Last week, I had the opportunity to hear several high-ranking lawyers with the CFPB speak at PLI’s 18th Annual Consumer Financial Services Institute in Chicago. As an initial matter, the attendees owe a debt of thanks to each of CFPB lawyers for taking the time to attend the seminar, which Alan Kaplinsky co-chaired. I know that many members of the audience appreciated the opportunity to hear directly from the people at the CFPB involved in determining the direction of the CFPB’s examination and enforcement efforts. Below are a few notable comments and remarks regarding the CFPB’s current positions and future goals.
First, during her keynote address, Meredith Fuchs (the CFPB’s General Counsel) stated that one of the CFPB’s future goals is to increase the amount of transparency regarding its examination results. Ms. Fuchs stated that to this end, the CFPB will soon publish a “Supervisory Highlights” report. This report will provide a high-level summary of the CFPB’s findings and conclusions to date in connection with its examinations. Ms. Fuchs did assure the audience that the identities of the subjects of those examinations will not be revealed in the report. Alice Hrdy (Deputy Assistant Director, Office of Supervision Policy) echoed Ms. Fuchs in this regard and also reiterated a theme that we have heard before from the CFPB, i.e., that the industry should not read too much into the presence of enforcement attorneys during exams. According to Ms. Hrdy, the fact that very few enforcement actions have resulted from examinations shows that the enforcement role is not significant in the examination process. However, when a member of audience suggested that perhaps the time has come for enforcement to exit the examination process, Ms. Hrdy’s response suggested that the CFPB does not share this view. Therefore, I expect that the involvement of enforcement attorneys in examinations will continue for the foreseeable future, which risks continued concern in the consumer financial services industry about the CFPB’s examination process and its true purpose.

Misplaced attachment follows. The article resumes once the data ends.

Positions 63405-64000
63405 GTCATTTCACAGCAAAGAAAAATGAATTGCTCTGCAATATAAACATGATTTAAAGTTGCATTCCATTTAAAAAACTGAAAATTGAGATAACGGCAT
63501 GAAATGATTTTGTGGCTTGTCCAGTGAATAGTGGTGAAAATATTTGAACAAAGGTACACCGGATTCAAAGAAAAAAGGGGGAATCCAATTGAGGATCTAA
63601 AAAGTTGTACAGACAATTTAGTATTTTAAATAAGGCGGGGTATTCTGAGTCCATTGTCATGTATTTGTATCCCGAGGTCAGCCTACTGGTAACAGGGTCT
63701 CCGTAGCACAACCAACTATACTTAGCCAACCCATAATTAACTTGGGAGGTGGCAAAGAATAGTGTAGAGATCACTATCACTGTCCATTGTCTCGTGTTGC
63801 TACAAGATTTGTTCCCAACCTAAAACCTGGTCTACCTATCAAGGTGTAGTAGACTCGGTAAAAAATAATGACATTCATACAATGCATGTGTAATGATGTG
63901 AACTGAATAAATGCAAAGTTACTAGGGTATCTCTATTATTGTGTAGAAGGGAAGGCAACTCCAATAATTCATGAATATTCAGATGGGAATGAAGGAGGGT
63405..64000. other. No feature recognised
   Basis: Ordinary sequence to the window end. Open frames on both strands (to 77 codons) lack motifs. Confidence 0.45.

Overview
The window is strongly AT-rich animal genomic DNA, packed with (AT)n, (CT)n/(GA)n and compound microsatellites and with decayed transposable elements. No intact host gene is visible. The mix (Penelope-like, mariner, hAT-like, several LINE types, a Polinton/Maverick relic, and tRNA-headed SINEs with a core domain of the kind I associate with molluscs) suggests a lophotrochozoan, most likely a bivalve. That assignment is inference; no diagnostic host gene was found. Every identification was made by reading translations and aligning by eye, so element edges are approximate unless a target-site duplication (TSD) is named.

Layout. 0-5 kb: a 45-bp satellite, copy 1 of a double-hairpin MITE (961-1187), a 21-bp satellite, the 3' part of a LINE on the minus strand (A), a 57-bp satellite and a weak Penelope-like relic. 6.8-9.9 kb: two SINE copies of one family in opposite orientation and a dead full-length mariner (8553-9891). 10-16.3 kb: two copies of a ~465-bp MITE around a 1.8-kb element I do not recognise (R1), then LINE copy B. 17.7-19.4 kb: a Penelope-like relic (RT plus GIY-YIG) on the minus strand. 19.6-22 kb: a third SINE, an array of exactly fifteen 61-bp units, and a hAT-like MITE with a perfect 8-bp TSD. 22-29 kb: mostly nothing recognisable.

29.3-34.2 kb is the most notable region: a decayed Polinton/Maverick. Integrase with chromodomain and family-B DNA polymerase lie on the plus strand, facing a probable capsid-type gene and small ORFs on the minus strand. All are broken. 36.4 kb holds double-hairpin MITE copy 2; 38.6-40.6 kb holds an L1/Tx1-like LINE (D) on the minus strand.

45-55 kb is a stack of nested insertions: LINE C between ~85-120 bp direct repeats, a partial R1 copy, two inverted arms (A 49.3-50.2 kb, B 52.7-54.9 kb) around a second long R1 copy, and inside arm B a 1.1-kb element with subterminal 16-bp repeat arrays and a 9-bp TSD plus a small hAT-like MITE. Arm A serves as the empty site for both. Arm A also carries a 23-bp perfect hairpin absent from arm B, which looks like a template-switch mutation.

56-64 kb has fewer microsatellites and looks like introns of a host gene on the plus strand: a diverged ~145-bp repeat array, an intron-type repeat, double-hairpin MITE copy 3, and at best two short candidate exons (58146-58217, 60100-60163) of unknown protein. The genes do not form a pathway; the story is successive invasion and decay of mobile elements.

With regard to the CFPB’s current enforcement priorities, Ms. Fuchs noted that the CFPB has implemented an advance notice process that will work similar to the Wells Notice used by the SEC prior to initiating an enforcement action. Under the CFPB’s process, a company that may be subject to a potential enforcement action will receive advance notice from the CFPB regarding its intent to pursue an action. Thereafter, the company will have an opportunity respond and attempt to persuade the CFPB to change course. It will be interesting to see how this plays out and whether the industry will take advantage of this opportunity. Hopefully, the CFPB will demonstrate a willingness to consider the company’s response in a meaningful way in reconsidering what the appropriate course of action, if any, should be against the company.